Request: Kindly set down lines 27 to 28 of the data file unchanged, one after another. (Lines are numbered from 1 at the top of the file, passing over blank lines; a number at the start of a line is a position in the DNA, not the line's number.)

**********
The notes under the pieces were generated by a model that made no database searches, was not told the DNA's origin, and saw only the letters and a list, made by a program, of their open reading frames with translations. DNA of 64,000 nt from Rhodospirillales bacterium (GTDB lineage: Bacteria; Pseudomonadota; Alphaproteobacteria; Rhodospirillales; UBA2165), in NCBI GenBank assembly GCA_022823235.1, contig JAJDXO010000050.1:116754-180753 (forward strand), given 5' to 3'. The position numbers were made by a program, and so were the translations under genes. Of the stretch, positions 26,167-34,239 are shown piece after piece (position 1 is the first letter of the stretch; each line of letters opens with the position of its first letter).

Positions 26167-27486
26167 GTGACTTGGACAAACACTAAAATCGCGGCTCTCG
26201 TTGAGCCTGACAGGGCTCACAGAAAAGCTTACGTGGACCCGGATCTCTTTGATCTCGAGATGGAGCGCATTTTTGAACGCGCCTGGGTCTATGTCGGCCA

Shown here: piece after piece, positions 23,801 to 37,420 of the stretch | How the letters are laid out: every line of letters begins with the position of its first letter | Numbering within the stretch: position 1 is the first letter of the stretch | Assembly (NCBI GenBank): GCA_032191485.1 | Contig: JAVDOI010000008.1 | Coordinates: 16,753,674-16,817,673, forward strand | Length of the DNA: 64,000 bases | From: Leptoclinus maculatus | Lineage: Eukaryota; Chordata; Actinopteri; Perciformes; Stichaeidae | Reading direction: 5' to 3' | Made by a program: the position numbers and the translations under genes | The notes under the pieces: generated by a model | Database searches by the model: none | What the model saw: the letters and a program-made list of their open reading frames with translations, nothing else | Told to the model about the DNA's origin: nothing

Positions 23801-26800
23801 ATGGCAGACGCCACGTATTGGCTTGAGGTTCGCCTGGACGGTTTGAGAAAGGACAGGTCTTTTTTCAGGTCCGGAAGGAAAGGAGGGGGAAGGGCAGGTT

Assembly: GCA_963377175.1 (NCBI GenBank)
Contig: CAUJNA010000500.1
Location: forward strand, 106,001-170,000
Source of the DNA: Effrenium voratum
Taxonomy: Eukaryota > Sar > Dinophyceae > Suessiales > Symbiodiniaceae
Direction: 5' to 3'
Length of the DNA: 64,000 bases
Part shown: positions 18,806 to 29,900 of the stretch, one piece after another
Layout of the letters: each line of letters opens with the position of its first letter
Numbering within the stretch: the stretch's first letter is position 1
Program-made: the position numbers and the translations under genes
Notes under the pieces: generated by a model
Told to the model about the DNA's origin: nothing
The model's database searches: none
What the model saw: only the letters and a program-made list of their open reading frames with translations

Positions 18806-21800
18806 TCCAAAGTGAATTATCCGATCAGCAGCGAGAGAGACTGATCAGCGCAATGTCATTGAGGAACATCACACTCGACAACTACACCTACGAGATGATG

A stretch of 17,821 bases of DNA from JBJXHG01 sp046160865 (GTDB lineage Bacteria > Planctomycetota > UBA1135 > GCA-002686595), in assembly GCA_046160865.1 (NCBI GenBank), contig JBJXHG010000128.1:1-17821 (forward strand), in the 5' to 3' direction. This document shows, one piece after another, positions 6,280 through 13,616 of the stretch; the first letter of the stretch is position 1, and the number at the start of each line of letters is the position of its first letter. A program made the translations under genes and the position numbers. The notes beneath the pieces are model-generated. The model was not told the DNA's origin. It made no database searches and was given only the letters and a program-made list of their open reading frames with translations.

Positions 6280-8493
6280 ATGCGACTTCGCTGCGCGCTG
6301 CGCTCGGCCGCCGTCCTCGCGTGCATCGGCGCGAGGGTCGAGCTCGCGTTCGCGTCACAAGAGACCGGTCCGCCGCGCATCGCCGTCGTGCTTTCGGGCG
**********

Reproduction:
6280 ATGCGACTTCGCTGCGCGCTG
6301 CGCTCGGCCGCCGTCCTCGCGTGCATCGGCGCGAGGGTCGAGCTCGCGTTCGCGTCACAAGAGACCGGTCCGCCGCGCATCGCCGTCGTGCTTTCGGGCG